• In ceramics, Talc imparts low, uniform, shrinkage upon firing and high strength to the product, especially valuable for bathroom fixtures, wall and floor tile, pottery, and dinnerware. Mixtures for these purposes may contain 40-70% talc, the remainder being mostly clay. Other, more specialized, ceramic uses include electrical insulators, commonly containing 85% Talc 

  • Talc is used as an extender and filler in paint, providing whiteness, oil absorption, chemical inertness and viscosity. Talc reinforces paint films, prevents sagging, and improves suspension in the can, dispersing readily in both aqueous and solvent-based paints. Because of the softness of the mineral, abrasion of application equipment is minimal.

  • As a filler in paper, Talc has minimal negative effect on strength but improves ink receptivity. It enhances opacity, whiteness, and brightness, providing these properties with lower density, and lower cost, than TiO2. Another important function of Talc in paper is the absorption of pitch originating in the pulp, which would otherwise tend to deposit at various places in the paper-making machinery. Ultra-fine Talc is also used as a Pigment for color-coating high-quality paper.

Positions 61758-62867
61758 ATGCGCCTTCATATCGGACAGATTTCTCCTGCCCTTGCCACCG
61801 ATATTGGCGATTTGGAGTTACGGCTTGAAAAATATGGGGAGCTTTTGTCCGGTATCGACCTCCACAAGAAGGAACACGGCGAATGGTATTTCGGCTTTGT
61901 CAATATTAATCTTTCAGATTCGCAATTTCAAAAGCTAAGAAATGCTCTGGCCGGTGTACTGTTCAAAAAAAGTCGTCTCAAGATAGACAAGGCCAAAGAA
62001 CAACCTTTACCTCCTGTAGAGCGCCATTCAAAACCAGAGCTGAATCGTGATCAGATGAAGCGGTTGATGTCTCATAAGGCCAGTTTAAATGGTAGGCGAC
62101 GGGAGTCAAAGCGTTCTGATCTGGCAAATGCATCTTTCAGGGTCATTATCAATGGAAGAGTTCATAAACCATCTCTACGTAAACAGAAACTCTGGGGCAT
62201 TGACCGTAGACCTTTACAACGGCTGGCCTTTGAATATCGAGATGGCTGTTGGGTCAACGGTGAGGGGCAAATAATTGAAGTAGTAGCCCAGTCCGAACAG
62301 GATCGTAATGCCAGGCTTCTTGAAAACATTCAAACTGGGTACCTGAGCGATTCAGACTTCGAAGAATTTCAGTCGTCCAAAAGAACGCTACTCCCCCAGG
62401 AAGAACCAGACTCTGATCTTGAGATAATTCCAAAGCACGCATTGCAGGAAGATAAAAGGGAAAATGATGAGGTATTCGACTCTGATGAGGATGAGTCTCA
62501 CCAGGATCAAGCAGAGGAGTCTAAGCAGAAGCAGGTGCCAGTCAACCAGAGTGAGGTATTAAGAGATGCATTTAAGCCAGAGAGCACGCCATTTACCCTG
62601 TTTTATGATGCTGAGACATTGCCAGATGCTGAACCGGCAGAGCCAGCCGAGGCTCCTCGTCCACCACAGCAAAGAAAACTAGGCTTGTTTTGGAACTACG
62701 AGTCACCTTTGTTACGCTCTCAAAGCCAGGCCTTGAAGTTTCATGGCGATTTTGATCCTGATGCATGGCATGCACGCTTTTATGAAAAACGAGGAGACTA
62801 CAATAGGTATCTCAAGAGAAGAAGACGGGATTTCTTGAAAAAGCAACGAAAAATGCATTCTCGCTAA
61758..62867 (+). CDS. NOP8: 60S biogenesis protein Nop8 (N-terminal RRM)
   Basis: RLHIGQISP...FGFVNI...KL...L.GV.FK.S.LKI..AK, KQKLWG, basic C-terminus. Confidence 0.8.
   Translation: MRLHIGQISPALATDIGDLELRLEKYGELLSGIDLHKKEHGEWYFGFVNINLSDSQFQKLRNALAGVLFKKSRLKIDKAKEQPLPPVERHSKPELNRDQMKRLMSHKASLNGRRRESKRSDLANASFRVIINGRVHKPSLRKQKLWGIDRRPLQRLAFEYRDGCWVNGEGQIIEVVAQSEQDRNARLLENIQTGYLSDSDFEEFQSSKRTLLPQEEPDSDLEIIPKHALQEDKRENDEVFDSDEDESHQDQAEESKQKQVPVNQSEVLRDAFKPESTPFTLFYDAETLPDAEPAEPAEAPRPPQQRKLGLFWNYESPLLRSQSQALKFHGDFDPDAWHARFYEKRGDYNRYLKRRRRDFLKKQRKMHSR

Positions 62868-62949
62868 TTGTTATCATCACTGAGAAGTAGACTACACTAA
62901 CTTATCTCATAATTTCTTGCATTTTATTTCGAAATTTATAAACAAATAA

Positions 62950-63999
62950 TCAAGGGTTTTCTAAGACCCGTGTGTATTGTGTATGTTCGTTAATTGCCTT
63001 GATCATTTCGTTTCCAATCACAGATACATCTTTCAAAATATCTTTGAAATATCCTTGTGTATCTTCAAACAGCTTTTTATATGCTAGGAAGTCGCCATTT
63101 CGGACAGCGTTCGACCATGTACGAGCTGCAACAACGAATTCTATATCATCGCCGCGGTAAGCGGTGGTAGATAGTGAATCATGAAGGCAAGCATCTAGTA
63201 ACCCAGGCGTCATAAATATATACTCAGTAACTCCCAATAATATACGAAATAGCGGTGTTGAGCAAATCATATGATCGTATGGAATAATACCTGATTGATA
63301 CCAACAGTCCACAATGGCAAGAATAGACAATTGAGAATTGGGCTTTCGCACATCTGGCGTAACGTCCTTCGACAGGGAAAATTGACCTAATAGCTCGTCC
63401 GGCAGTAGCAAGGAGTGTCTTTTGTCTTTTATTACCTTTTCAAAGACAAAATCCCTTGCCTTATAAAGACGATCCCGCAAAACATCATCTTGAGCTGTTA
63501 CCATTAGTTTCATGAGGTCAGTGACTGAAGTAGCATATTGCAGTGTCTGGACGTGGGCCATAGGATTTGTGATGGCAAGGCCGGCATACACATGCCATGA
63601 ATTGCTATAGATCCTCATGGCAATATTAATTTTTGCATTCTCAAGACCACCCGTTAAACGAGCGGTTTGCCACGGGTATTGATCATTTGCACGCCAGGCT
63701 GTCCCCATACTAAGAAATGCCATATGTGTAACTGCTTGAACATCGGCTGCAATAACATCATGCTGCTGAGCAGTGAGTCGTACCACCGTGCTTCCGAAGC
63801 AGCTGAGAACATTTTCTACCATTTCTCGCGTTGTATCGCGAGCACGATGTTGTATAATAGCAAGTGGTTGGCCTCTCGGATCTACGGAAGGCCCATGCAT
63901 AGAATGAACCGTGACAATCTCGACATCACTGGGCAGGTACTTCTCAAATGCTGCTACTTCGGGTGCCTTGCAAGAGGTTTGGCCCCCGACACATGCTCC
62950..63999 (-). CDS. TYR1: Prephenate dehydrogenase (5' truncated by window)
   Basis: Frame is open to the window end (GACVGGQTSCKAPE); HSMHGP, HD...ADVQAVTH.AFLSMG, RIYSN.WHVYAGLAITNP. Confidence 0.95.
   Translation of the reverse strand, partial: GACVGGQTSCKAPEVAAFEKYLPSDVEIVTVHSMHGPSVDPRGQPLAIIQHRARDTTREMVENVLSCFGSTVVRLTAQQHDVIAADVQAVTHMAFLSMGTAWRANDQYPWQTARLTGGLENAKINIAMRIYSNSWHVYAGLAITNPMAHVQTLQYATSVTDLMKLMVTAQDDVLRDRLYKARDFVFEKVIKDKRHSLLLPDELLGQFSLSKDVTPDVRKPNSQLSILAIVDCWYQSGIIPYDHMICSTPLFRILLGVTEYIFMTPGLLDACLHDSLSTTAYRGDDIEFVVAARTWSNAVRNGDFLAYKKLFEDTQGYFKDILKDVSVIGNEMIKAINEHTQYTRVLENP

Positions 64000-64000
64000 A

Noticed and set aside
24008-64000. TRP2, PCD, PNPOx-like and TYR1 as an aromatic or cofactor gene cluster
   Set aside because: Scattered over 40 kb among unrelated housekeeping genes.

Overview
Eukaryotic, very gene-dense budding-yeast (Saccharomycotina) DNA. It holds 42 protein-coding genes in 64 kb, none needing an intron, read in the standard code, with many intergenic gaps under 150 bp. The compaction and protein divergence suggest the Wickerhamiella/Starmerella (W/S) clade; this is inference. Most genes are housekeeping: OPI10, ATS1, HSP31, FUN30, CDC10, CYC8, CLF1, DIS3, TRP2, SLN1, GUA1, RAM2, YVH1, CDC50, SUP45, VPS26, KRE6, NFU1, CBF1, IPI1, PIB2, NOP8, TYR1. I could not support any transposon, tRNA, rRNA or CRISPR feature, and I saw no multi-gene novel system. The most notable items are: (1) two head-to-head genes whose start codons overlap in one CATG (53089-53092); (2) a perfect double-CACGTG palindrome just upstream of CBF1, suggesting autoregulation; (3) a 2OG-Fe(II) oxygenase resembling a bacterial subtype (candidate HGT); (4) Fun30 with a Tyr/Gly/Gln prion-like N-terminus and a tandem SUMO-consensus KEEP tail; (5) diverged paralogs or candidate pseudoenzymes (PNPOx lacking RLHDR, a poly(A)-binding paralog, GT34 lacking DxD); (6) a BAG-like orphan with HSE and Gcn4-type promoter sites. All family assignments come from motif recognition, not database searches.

• Talc is a useful filler in plastics. It is used mostly in polypropylene, but also in vinyl, polyethylene, nylon and polyester. Because of its platy particle shape, Talc increases the stiffness of polypropylene; it also increases the heat resistance and reduces shrinkage. Talc is less abrasive than competing fillers.

  • In roofing materials, Talc is used as a filler to help stabilize the melted asphaltic components. It increases the weather resistance of the finished product. When sprinkled on the surface, it prevents sticking in either shingles or roll roofing.

  • Talc is also used as a sizing in textiles, and in foam-rubber backing for carpets. It is an additive in lubricants needed to operate under extreme temperature ranges. It is used as an anti-stick dusting compound for rubber goods, and as an insecticide carrier.

  • Cosmetic and pharmaceutical uses consume small quantities of the highest purity talc. It is used in face and body powders, antiperspirants, and lotions. It is also an inert carrier in medicine tablets. 

  • Talc, commonly in impure soapstone form, has been a useful dimension stone from the earliest stages of the industry, products include hearthstones, furnace linings, wood stoves, sinks, washboards, and carved figurines and statuary.